Overall, Buenos Aires gave us a great feel of what city life was like.  There’s undoubtedly a lot of great activities, but city life just isn’t for me (and in BA in particular, be sure to look out for dog poo all along the street!) so I was eager to come back home to the more laid back and sprawled out San Diego.  I love traveling and this honeymoon was such a great experience!  I hope you enjoyed the tips and pictures, and let me know if you have any questions!

Honeymoon 2 of 3: Easter Island!

Before I begin, I met The 1500’s!  Mr. and Mrs. 1500 are even more engaging, warm, and witty in person as they are on their blog, and it was such a treat to be able to meet them  (and have Mr. 1500 plant the seed of going to Yosemite after seeing his cool pics).  I say it constantly but I have to say it again – I would have never guessed that I would not only learn so much about personal finance through this blog and reading other blogs, but also meet these amazing people that I wouldn’t have normally encountered! 🙂  Okay, back to the regularly scheduled program:

When we first started this whole honeymoon planning, I bullied made a request to B if we could please visit Easter Island as I’ve been obsessed about it ever since I had to take an art history course where I learned about the Moai statues.  Once I laid my eyes on those amazing creations, I knew it was a place I wanted to visit one day.  He agreed to it easily and wanted to also tack on Santiago since the daily flight to Easter Island flew out of there, as well as Buenos Aires since he prefers visiting cities.  Had we done further research as some of the other Easter Island tourists did, we would have also probably tacked on the weekly flight from Easter Island to Tahiti, as that sounded really amazing.  However, we still got some ‘island time’ with Easter Island, and for the 3 nights of hotel, all tours, and transportation, we spent a combined total of $970.

Here’s some highlights and good things to know about Easter Island:

Reciprocity fees –Easter Island is a territory of Chile, so no reciprocity fee was paid since Chile is now part of the Visa Waiver Program!

Transportation – the only transportation we used were the vans to take us to and from the airport, and during the tours.  Otherwise, the island is pretty small and you can walk around the few blocks of the ‘main’ area.  At night, though, be sure to bring a flashlight, as you share some walkways with the main road and it’s mostly dirt.  Another tourist we met rented out a dirt bike to cruise around the island himself, and it sounds like it’s pretty pricey to do so.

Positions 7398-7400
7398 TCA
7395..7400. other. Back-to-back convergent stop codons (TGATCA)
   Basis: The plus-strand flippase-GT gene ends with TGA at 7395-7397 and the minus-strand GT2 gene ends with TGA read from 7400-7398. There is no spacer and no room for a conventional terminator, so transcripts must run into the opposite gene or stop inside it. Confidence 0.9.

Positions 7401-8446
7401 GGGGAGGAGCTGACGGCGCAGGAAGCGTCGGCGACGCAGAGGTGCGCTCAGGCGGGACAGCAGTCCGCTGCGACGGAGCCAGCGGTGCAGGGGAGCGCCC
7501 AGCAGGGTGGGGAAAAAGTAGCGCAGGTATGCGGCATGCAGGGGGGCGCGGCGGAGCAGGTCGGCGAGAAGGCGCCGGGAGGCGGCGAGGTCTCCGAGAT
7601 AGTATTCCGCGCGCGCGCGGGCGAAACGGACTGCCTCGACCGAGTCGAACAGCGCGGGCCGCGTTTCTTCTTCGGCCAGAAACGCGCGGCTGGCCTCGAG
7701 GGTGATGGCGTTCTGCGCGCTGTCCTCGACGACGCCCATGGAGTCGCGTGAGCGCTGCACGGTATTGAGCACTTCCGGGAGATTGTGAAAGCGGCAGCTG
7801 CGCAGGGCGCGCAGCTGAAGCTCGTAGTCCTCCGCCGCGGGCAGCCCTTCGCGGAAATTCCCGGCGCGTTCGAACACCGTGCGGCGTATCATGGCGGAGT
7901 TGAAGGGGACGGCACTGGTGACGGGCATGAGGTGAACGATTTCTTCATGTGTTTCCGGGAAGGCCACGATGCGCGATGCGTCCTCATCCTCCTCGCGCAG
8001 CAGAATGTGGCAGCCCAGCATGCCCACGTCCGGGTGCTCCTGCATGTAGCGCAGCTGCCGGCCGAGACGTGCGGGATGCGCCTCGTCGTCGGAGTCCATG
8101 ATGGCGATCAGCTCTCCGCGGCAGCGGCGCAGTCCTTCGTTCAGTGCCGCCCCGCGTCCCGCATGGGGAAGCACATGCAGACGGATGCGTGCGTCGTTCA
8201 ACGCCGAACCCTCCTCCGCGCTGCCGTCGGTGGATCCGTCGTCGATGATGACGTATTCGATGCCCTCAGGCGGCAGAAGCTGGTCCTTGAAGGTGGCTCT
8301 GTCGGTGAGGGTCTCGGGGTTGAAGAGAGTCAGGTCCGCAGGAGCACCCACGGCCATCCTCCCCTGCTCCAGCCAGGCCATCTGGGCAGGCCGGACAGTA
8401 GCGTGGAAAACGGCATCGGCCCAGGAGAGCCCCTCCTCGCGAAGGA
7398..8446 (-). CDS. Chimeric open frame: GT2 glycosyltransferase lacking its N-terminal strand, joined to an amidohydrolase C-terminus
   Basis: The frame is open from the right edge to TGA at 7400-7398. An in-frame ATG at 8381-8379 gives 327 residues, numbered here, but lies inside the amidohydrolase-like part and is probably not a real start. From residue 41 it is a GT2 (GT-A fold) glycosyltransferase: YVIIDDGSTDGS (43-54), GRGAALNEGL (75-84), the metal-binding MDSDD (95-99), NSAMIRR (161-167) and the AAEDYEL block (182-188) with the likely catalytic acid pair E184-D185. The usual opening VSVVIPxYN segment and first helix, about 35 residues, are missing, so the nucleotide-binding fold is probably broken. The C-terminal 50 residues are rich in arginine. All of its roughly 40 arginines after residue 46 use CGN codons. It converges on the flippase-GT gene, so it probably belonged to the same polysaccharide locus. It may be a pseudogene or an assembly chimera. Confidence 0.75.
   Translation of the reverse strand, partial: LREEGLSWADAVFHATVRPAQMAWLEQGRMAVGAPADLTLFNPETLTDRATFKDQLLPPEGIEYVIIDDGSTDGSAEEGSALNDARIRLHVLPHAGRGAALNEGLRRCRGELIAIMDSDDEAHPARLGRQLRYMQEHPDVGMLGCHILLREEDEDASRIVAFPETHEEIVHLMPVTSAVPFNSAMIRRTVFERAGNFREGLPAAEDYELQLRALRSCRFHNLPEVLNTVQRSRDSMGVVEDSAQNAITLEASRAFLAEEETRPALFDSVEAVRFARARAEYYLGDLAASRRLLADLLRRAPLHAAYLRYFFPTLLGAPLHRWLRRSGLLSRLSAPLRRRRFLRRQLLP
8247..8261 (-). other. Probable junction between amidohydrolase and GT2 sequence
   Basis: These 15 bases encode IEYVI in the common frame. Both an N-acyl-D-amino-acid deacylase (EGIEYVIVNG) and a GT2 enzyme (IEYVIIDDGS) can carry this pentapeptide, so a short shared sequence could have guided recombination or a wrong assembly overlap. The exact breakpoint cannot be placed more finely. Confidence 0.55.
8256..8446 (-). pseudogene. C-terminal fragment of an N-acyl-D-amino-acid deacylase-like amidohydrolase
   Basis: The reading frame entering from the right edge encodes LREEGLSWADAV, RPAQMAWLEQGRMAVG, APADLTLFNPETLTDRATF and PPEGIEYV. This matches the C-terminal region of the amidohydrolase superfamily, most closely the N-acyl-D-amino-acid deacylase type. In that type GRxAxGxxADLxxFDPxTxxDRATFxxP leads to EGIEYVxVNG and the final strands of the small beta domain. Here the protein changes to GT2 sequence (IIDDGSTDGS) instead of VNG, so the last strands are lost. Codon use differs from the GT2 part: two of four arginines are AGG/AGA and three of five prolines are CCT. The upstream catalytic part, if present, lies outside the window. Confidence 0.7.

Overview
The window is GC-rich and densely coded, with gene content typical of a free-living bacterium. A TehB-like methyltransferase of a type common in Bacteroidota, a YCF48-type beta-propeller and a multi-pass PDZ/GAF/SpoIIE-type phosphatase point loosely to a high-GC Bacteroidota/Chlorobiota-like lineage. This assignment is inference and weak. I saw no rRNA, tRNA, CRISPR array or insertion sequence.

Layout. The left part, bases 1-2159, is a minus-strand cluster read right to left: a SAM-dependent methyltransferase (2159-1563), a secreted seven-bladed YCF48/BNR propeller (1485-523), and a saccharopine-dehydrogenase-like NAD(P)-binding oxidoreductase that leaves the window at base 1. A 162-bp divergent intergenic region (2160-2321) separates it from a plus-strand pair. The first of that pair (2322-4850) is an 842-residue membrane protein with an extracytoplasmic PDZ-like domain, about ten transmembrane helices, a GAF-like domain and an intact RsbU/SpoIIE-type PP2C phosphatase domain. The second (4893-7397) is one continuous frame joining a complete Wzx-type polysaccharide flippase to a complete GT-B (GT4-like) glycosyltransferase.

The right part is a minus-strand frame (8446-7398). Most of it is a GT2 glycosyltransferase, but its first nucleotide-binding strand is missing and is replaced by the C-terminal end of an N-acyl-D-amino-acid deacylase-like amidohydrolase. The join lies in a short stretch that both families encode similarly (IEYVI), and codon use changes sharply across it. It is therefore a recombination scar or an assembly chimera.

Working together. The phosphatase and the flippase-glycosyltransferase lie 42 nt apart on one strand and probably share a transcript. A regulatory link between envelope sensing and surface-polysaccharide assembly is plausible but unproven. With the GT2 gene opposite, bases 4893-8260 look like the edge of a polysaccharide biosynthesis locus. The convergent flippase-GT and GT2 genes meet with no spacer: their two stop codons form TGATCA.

Housing – We stayed at a hotel there that included a breakfast buffet every morning.  Since it’s on an island and pretty rustic (it reminded me a lot of Kauai), it was pretty basic lodging, though it was clean, had modern bathrooms, and A/C.

Tours/Excursions – the tours were undoubtedly the best part of the trip, and I think a must to learn the history and culture of Rapa Nui and the Moai statues.  There’s only about 5 or so tours total, and we did 2 half-day tours and 1 full day tour.  During the tours, you get to learn about the Bird Man competition which seemed like an extreme version of triathlons, how the Moai statues were a tribute to their ancestors and not gods, that they face the island in order to protect their inhabitants, and how all the “randomly placed” statues while walking around the park were really their factory for making the Moais!  You also get to learn how they were able to create them, transport them to and from their places (our guide stated it was something like this), and all sorts of great stories regarding them.  The tours have Spanish, French, and English speaking guides, so communication wasn’t a problem.  This was such an amazing experience and I relished this part of our honeymoon the most!

Currency – the currency is the Chilean Peso, and ATM’s and credit cards can be used with ease.  I think they also accept USD in some places, but we just stuck with CHP.

Food –  Food was pretty pricey in Easter Island at most restaurants, but if you dig a little deeper you can find some great eats for way cheaper.  We ate a delicious chicken sandwich with avocado and cream cheese for around $5, though there’s some places that would also charge $20 for a fish burger with fries.  And of course, pisco sours were present there, so we consumed those daily.  Food and drink cost for 3ish days: approximately $350 since breakfasts were free at the hotel (this was divided with Santiago, but this is a reasonable guesstimate).

Cream cheese, roasted chicken, and avo sandwich

Cream cheese, roasted chicken, and avo sandwich

Souvenirs – there’s some great artisan shops around the main area, but we didn’t really find anything we super liked.  We decided on 5 mini Moai statues made of the volcanic rocks from the island, and we’re going to place them in a framed shadow box.  Total cost not including frames: approximately $14.

People – the tour guides were really nice but we didn’t really talk to anyone else other than tourists.  The tourists were amazing, though, and came from all over the world and were traveling everywhere from Patagonia to Machu Picchu to Antarctica.  It was really enjoyable getting to know other people, plus it gave B and I something to talk about other than ourselves. 🙂

Obviously, this was my favorite part of our honeymoon and despite it being somewhat costly with airfare (around $1300 for both), I have absolutely no regrets going on this awesome adventure!  Final destination – Buenos Aires!